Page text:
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9/22/2017 12:11:25 AM
Posted: 8/27/2005 12:43:20 PM EDT
To save money, my builder wants to use 2"X12" floor joists instead of Engineered ones.

He said that none of the spans are of critical length, where it would make a difference (longest span is about 16 feet).

Does that sound right?

Link Posted: 8/27/2005 12:46:28 PM EDT
The 2x12s will be cheaper, but you will have a springier floor in that area because the modulus of elasticity of the lumber is much, much lower than that of the engineered joists. What materials does your contract call for? Don't let the contractor cut corners.
Link Posted: 8/27/2005 12:47:26 PM EDT
But real lumber is so nice!
Link Posted: 8/27/2005 12:52:18 PM EDT
We will sign the contract with him next week. He will start buiding around Oct 15th.

So, should I specify that he use engineered joists even if they are at a considerably higher cost?
Link Posted: 8/27/2005 12:53:10 PM EDT
2x12s make fine floor joists, 16' is really pushing it though if they're on 24" centers.

Stiff floors are important, otherwise you'll be able to knock stuff off shelves by jumping up and down, I've seen this in houses that met all building codes.

You'll be happier long term if you build your floors to twice the code-required working load, nice stiff floors make the house feel solid. This is often referred to as a 3 or 4 star stiffness rating.

But dimensional vs engineered isn't an issue, size is. Engineered is easier to build with, easier to wire and plumb, but not that much better/worse.
Link Posted: 8/27/2005 2:46:11 PM EDT
Engineered joists are definitely the way to go if you plan to stay in this house. There are no drawbacks and only plusses (other than price). Everything will be flatter, stiffer and more uniform.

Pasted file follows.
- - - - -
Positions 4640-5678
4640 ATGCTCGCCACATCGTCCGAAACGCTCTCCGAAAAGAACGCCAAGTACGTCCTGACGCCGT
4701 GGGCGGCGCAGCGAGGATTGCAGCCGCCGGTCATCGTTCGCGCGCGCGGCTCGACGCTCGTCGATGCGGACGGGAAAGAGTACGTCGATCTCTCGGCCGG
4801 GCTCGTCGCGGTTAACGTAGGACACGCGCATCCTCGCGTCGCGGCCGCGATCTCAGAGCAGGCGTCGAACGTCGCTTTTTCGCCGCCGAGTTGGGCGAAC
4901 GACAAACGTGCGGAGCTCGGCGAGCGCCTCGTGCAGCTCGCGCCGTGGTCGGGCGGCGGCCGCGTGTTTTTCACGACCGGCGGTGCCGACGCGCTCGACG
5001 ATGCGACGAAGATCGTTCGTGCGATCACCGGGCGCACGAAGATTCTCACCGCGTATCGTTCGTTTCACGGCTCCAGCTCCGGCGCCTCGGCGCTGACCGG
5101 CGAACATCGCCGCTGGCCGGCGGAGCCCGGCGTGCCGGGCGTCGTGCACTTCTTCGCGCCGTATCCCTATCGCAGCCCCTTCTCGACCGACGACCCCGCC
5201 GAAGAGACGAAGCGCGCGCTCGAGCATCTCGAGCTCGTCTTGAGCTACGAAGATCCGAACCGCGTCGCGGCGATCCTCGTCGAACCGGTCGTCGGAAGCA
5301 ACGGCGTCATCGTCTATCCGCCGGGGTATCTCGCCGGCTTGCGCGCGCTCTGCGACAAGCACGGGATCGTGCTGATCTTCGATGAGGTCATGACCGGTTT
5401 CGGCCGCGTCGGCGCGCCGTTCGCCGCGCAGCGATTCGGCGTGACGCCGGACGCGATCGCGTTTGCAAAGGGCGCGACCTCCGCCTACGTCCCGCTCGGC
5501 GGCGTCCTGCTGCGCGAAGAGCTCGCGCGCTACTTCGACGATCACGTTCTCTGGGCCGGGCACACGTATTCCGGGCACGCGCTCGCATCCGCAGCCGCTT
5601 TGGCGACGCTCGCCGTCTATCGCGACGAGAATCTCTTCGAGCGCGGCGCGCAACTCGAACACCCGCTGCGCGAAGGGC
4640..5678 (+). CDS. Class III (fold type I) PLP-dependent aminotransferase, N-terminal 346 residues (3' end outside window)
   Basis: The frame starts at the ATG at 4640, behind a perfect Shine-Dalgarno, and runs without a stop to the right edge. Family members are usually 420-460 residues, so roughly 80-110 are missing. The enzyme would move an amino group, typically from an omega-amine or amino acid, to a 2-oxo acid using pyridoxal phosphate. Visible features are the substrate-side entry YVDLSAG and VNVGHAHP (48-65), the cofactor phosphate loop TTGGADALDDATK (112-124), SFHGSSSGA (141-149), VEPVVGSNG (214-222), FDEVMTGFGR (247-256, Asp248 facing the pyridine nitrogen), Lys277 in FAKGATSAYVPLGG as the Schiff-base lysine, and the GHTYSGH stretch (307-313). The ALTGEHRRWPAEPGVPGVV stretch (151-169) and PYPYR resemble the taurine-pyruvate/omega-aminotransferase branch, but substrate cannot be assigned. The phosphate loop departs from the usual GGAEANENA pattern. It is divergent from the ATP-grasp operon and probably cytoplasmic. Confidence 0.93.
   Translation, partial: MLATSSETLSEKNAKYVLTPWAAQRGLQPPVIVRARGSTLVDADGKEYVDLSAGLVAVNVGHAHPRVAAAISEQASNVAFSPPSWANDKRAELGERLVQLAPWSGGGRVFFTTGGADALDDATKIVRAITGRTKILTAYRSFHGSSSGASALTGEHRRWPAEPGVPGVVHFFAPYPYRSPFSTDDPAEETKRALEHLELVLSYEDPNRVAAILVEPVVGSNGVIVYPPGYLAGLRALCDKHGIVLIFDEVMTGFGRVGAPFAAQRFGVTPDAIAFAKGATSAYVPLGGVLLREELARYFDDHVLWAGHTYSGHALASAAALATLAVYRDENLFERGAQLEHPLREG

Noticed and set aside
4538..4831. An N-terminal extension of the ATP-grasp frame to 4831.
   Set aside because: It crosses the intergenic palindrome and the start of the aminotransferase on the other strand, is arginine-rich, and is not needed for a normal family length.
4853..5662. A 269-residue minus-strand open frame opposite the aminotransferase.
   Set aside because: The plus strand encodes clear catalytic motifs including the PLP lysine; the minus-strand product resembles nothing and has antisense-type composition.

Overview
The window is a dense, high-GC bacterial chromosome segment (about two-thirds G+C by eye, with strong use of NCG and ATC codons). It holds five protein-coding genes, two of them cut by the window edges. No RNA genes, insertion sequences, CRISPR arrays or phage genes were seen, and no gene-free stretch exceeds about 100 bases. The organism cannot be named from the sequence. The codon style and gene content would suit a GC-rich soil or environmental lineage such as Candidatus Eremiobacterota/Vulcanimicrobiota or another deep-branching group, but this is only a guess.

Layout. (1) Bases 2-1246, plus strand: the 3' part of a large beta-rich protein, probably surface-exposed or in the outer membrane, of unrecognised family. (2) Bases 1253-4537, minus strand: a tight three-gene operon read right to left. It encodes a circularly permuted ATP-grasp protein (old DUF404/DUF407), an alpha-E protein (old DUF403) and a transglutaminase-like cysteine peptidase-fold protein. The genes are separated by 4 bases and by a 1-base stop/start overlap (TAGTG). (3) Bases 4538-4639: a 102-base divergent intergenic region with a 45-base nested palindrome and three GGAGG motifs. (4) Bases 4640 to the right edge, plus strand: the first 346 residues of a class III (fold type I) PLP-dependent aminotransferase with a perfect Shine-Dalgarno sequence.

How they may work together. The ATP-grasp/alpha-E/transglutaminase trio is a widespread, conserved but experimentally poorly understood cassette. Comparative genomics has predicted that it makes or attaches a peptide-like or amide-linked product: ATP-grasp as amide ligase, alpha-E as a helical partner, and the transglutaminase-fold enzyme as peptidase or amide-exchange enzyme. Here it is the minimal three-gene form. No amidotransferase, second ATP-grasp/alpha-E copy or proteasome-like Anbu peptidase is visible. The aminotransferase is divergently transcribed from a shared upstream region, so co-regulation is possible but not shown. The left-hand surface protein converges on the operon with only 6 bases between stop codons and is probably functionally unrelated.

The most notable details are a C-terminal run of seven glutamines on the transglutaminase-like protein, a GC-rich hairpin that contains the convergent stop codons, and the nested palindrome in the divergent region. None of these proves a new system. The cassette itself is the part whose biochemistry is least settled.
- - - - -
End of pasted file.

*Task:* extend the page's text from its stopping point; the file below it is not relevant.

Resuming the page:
Link Posted: 8/27/2005 3:15:40 PM EDT
[Last Edit: 8/27/2005 3:20:59 PM EDT by inkaybee]
I frame for a living. I work alot for a big tract home builder that uses TJI's always at their maximum allowable span. Two months ago I did a custom for a small time builder who wanted to use 2x12s. I thought why put a cheap spungy floor in this nice custom. But when I got the deck down I could not believe how solid the floor felt.

Now I will say these were on 16 inch centers and none of the spans were much over 12 foot. it was a better floor -- but a bigger pain in the butt to frame.

In the end it's all about the spacing and spans.
Link Posted: 8/27/2005 3:19:27 PM EDT
Where I use to work, we had a truck driver that delivered lumber to us. He was a fire chief until heart trouble took him out of action and into trucking.

He came in one day with our load and some engineered joists for another company. I got to talking about the joists with him. he said one thing about engineered joists is in a fire they will burn thru quicker than stock lumber.

This was just something I found interesting, never had thought about a fire situation....
Link Posted: 8/27/2005 3:28:31 PM EDT

Originally Posted By inkaybee:

In the end it's all about the spacing and spans.

+ 1
Link Posted: 8/27/2005 3:54:37 PM EDT
Engineered joists have a number of advantages as far as the contractors and sub-contractors are concerned. Any hole that's drilled into a 2x12 will weaken it, but engineered joists loss very little strength. If you can afford it, go engineered.

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